152MC Flowers Blooming at Unusual Times

Within my book, I plan to include some text to give the audience more knowledge about what is happening in the book, and in the world. With this, I wanted to include information about blooming times and how this has affected nature. Whilst looking into it, I found that not only do plants bloom late, but a lot also bloom earlier. If plants bloom too early, this can have adverse affects. Especially if the insects/animals that thrive off certain plants aren’t around when the plants bloom which can disrupt pollination.

Some plants bloom late due to needing colder winter weather to sprout, however as the weather seems to be warming up due to climate change, plants have to wait longer to be in full bloom. An example of this is wheat which needs exposure to cold weather to be able to flower in spring.

“The bloom season, which used to run from late May to early September, now lasts from late April to late September, according to University of Maryland Biology Professor David Inouye.” (GraceLinks, 2014)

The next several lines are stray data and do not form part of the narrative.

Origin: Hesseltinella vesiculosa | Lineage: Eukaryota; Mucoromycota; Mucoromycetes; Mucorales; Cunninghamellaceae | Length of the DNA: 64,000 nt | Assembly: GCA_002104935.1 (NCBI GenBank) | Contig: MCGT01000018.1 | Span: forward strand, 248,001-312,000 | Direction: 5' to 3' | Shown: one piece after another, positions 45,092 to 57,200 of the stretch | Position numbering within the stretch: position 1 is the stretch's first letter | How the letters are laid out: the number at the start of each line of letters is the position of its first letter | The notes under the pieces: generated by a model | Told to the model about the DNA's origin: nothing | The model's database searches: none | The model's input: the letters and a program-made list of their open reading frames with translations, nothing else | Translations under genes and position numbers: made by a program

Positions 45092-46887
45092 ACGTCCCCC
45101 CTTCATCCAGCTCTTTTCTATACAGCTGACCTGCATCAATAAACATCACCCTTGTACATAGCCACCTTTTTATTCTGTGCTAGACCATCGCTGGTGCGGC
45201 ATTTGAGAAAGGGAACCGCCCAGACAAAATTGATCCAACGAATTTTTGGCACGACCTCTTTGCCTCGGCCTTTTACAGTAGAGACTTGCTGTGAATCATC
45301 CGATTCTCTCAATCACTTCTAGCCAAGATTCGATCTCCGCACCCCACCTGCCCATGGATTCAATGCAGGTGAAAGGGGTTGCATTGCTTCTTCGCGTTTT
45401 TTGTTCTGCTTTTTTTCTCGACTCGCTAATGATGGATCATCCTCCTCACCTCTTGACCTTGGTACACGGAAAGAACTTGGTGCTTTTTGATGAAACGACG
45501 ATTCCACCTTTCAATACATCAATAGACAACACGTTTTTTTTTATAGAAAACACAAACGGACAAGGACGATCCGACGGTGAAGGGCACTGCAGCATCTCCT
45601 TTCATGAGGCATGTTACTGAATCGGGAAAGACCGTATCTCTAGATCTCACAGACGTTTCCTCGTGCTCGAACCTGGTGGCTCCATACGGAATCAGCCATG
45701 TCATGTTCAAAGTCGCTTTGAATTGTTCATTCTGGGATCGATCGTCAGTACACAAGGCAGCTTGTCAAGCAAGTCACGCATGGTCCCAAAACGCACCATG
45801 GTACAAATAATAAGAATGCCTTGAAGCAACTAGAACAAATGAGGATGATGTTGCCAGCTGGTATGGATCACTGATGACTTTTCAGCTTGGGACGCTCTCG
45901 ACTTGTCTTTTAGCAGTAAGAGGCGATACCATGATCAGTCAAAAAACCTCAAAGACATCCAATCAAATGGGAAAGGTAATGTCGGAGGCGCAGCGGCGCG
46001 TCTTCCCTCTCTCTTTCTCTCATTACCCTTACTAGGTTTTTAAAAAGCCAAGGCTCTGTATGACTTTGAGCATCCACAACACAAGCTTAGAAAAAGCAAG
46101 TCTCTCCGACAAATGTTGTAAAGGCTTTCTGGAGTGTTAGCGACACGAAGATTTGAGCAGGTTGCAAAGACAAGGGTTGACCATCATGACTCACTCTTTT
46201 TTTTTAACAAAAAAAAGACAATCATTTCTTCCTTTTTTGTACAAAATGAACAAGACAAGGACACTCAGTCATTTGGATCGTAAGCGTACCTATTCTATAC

A recent study shows that the plants that do bloom earlier are more likely to survive climate change than those that don’t. Therefore, some plants may thrive more due to climate change however, many will get left behind.

In relation to scientists that have studied plant timings, it seems that Henry David Thoreau started work on plant timings in 1852. Aldo Leopold recorded plant timings in 1935. Modern scientists then went on to compare newer data to the both of these to find shocking discoveries.

Denis Conover from the university of Cincinnati also looked into blooming times and came to the same conclusion that plants are blooming at unusual times due to climate change. I feel that it is important to at least include names within my book to ensure the reader knows that this has been researched and that what I am writing is something that can be trusted. It’s not just something I have made up to make an interesting book out of.